For social workers, the process of replacing the health professional with technology “is in progress,” while for some psychiatrists it was still only a “high probability,” and for nurses “the technology is able to do instead and do better.” Some psychiatrists spoke about the possibility of a future superiority of ICT over humans, which is associated with fears of dehumanization and of the impossibility for physicians to regulate the use of technological devices.

Collaboration Between Information and Communication Technology and Health Professionals

Some participants from the public envisaged that in the future, “if knowledge grows, we can have devices as capable as a doctor.” Some psychiatrists spoke about the future superiority of the human and machine pairing over the human alone. In these two configurations there is no opposition between these sociotechnological groups but rather a collaboration between human and machine.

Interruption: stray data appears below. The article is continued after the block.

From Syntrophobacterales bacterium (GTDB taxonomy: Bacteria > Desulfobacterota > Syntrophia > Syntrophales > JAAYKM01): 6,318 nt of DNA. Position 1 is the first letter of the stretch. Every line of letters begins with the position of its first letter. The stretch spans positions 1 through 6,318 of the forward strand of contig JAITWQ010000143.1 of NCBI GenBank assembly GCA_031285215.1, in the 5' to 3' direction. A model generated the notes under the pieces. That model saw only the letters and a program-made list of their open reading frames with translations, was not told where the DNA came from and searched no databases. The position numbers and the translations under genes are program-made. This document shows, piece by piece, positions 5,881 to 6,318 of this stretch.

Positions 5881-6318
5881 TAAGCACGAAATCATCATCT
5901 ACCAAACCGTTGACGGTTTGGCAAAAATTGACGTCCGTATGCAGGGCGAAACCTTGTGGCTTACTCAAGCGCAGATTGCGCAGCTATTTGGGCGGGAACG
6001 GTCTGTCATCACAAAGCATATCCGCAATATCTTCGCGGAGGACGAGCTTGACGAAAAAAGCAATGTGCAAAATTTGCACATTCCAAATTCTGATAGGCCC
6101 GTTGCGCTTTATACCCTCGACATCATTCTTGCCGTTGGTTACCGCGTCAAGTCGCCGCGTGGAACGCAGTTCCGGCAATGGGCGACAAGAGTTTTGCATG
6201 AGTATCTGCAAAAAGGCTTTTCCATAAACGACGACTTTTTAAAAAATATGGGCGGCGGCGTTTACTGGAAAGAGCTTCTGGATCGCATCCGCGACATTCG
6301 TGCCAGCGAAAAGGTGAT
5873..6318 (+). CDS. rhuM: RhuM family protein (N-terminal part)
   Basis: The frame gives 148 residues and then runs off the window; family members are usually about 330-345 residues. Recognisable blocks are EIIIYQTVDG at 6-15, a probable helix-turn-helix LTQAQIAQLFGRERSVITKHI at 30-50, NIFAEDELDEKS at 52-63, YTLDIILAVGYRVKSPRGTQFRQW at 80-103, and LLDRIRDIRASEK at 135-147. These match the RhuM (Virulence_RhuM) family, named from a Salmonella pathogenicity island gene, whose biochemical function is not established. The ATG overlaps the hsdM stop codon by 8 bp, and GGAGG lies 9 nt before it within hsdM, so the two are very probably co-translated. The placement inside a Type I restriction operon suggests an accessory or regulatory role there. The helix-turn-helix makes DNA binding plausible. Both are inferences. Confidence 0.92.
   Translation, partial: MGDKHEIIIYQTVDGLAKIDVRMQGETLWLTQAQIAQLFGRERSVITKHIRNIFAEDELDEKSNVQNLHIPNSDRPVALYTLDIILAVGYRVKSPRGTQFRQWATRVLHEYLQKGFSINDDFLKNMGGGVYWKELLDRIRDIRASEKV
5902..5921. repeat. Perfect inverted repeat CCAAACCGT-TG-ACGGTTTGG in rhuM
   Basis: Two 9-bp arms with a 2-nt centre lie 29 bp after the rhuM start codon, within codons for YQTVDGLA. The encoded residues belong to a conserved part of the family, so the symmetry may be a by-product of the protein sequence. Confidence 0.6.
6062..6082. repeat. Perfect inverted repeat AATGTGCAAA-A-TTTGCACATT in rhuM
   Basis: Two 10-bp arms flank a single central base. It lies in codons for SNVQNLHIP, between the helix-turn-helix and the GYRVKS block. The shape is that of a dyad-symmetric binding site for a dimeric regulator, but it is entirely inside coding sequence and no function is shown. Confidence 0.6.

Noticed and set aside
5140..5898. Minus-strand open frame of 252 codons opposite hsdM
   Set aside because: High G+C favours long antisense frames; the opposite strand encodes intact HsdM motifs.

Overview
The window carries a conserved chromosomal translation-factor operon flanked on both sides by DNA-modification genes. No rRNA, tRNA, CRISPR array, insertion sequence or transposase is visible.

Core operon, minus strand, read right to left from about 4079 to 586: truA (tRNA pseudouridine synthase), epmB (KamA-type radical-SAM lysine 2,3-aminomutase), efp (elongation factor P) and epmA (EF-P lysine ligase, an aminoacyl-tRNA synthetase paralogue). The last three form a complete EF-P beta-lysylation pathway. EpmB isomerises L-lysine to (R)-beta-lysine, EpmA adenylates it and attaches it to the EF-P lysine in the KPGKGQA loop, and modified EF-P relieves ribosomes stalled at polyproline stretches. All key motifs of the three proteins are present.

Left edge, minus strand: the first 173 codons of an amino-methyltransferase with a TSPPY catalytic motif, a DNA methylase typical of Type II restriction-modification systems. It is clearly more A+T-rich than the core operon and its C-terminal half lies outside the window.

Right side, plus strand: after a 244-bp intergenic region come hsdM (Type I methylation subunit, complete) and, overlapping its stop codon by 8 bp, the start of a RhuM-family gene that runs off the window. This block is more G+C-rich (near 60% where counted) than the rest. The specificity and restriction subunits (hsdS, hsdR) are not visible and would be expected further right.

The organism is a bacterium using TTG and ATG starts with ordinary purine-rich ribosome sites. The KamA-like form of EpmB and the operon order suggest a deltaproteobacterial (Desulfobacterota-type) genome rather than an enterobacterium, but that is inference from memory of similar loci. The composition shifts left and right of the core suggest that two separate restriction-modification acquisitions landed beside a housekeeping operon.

Technology Finely Integrated Into Everyday Life

GPs considered that wanting to make eHealth its own, distinct field was nonsense. According to these doctors, there would be no tension related to the use of these tools that they described as already being a part of everyday life. This inclusion of ICT in normal activity seems to extend from therapeutic activities to domestic activities, blurring the boundaries that once separated them. The conception of care as an autonomous activity in the subject’s life was thus questioned in the public group, with an example of “Is the jogging tracker a mental health tool?”

Impact of Electronic Health on the Caregiver and Patient Relationship


The introduction of ICT into the therapeutic health care relationship modifies previously established regulatory procedures, thus forcing patients and physicians to renegotiate the rules they would normally follow. The impact on the patient and caregiver relationship caused by eHealth is organized along three axes.

Technology as an Agent of Change and Improving Connections